Most of us have imperfect fathers.  My father wasn’t shy and he showed his love for me. However, he teased me mercilessly. I always took this the wrong way and felt intense shame. He didn’t know how to bless anyone (after all, he wasn’t a Christian).  When I grew up, I attended a week-long school at Singing Waters ministries in Orangeville, Ontario.  It was about the Heart of God the Father.  During that week, a very gentle Christian man was able to ‘stand in’ for my father while we prayed.  I was able to forgive him for his teasing and the ways that he had hurt me. I received further healing through a father’s love at another conference two years later. Another special man blessed me in a way that could only come from a loving father to a daughter. In time, I was able to see my own father through Jesus’ eyes.  It was only then that I could understand. My dad is a loving and generous man. He needs Jesus’ healing as much as I have. So with God’s help, I was able to love honour my dad in such a way that he can now see Jesus in me.

I learned to trust God about my dad, and in the process, I became a witness to him. I had healing in my life concerning other relationships, as I learned to wait on God.  At the core of this healing, was a new foundation of trust and security.  When our basic trust is held by the Faithful One who does not change, we become more steady. We are no longer easily shaken.  King David and other Psalm writers declare their trust in the Lord many times – despite very difficult circumstances.  They take refuge in God (Ps 91:2). They trust God when they are afraid (Ps 56:3). They encourage others to put their trust in God instead of chariots, princes and ways of the world. In time, this trust grows and becomes unshakeable.  God is trustworthy. He shows His faithfulness in our lives in countless ways.  Sometimes He has us wait (seemingly forever!) but He doesn’t seem bothered by our impatience. One of my seminary professors used to say that many people get impatient at the microwave and say, “Hurry up!”  Yet, the Holy Spirit offers us a different way. He promises us that “those who hope in the Lord will renew their strength. They will soar on wings like eagles; they will run and not grow weary, they will walk and not be faint (Isaiah 40:31).”  That hope implies that we must wait. We must trust Him so we can be allowed to grow – in good times, and in circumstances where we are forced to depend on God.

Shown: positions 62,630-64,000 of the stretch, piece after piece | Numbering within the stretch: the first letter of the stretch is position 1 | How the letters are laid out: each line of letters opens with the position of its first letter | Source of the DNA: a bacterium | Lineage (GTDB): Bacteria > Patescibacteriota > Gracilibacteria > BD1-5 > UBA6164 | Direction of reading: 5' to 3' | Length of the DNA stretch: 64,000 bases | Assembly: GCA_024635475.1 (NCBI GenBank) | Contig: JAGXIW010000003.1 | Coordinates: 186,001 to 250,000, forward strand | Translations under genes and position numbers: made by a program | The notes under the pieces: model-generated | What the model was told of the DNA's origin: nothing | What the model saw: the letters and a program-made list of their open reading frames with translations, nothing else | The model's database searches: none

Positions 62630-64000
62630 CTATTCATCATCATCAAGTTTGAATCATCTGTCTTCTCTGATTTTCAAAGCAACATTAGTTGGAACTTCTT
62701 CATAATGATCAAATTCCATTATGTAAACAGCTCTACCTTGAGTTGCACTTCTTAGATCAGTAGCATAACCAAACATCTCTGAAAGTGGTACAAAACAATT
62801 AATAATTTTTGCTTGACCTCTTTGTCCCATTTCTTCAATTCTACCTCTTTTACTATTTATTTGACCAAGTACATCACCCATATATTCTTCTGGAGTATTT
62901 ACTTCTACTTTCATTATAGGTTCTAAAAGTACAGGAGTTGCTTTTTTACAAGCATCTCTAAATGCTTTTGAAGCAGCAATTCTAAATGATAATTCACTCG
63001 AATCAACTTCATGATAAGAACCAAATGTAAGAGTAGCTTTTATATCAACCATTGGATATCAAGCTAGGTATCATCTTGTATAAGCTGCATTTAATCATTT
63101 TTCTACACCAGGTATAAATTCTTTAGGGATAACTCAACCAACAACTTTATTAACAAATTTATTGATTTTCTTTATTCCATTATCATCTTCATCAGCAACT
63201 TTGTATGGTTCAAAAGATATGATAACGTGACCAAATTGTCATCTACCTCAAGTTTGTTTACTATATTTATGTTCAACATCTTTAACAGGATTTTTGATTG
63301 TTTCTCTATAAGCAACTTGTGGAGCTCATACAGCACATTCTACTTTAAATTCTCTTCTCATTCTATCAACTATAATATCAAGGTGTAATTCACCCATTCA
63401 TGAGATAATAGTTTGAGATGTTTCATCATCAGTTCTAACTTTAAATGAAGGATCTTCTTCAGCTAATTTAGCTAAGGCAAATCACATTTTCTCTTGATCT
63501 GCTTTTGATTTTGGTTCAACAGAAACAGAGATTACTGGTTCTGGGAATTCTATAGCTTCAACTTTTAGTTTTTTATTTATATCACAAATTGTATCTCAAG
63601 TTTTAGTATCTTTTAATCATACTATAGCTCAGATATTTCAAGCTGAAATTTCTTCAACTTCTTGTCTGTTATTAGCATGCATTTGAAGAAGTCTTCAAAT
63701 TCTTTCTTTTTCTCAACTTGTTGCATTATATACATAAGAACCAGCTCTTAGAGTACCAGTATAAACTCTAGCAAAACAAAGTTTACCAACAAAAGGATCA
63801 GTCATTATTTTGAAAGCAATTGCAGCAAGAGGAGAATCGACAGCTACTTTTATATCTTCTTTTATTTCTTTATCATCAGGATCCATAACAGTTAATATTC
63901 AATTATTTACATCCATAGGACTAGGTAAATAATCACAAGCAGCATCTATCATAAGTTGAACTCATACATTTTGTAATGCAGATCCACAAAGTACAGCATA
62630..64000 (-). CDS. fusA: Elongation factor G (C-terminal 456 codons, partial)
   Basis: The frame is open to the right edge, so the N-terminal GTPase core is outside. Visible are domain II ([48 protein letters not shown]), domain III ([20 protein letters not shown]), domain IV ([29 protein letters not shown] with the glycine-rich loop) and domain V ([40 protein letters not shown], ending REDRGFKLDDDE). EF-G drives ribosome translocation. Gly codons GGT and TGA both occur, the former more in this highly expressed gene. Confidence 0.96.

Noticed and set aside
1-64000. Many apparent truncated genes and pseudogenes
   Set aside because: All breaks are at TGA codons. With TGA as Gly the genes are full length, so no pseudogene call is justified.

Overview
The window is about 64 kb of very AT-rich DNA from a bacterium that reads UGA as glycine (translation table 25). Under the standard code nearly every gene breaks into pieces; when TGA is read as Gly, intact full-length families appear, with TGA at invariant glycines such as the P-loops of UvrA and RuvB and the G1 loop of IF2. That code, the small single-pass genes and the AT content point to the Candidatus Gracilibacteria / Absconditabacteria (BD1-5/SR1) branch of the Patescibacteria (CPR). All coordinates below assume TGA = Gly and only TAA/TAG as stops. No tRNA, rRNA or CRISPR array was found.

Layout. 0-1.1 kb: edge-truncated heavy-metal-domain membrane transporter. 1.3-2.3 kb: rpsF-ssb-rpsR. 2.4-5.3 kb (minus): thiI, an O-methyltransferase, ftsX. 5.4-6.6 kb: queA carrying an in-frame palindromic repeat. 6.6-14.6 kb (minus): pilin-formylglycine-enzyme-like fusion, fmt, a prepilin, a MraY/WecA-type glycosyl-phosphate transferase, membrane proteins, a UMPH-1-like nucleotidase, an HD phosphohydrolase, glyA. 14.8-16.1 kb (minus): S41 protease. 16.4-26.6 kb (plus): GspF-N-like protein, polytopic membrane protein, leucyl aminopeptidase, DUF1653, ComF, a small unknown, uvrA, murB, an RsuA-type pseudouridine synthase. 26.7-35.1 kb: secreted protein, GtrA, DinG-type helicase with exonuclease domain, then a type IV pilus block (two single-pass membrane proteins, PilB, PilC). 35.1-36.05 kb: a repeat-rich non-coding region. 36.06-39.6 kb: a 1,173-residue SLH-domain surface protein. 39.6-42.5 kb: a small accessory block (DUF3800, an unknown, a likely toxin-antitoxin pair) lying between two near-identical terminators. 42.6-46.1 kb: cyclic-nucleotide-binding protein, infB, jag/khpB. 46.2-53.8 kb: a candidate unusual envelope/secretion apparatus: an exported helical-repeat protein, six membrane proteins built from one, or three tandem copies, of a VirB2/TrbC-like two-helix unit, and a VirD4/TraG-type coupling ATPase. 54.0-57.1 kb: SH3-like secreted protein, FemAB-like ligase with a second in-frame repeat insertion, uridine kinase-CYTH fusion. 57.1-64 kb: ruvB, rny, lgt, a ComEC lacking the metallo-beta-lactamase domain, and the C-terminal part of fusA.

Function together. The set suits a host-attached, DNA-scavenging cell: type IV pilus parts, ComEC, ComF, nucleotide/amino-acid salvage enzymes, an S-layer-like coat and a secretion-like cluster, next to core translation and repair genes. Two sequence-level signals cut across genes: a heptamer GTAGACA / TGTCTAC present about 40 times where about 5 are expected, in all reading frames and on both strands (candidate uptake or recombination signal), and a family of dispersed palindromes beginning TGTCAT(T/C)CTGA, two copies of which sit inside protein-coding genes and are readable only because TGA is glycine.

God doesn’t let us down, although at the time we don’t always see his presence in our lives at that moment.  Then we look back.  Do you remember the “Footprints” poem?  It is then that we see He’s been there all along.  In our last article we looked at obedience, this time it’s about trust.  The two truths go hand in hand, as is shown in Psalm 84:11-12 and by the hymn “Trust and Obey:” “When we walk with the Lord in the light of His Word, What a glory He sheds on our way! While we do His good will, He abides with us still, and with all who will trust and obey.  Trust and obey, for there’s no other way, To be happy in Jesus, but to trust and obey…”

Next time we’ll share on growing through Prayer.

Yours in Christ,
Laurie-Ann Copple

Laurie-Ann is an Ottawa based media person.  She works for Newcap Radio, and graduated from Algonquin College (radio broadcasting), Tyndale Seminary and University of Toronto.   She attends St Paul’s Anglican Church in Kanata, Ontario.

Comments are closed.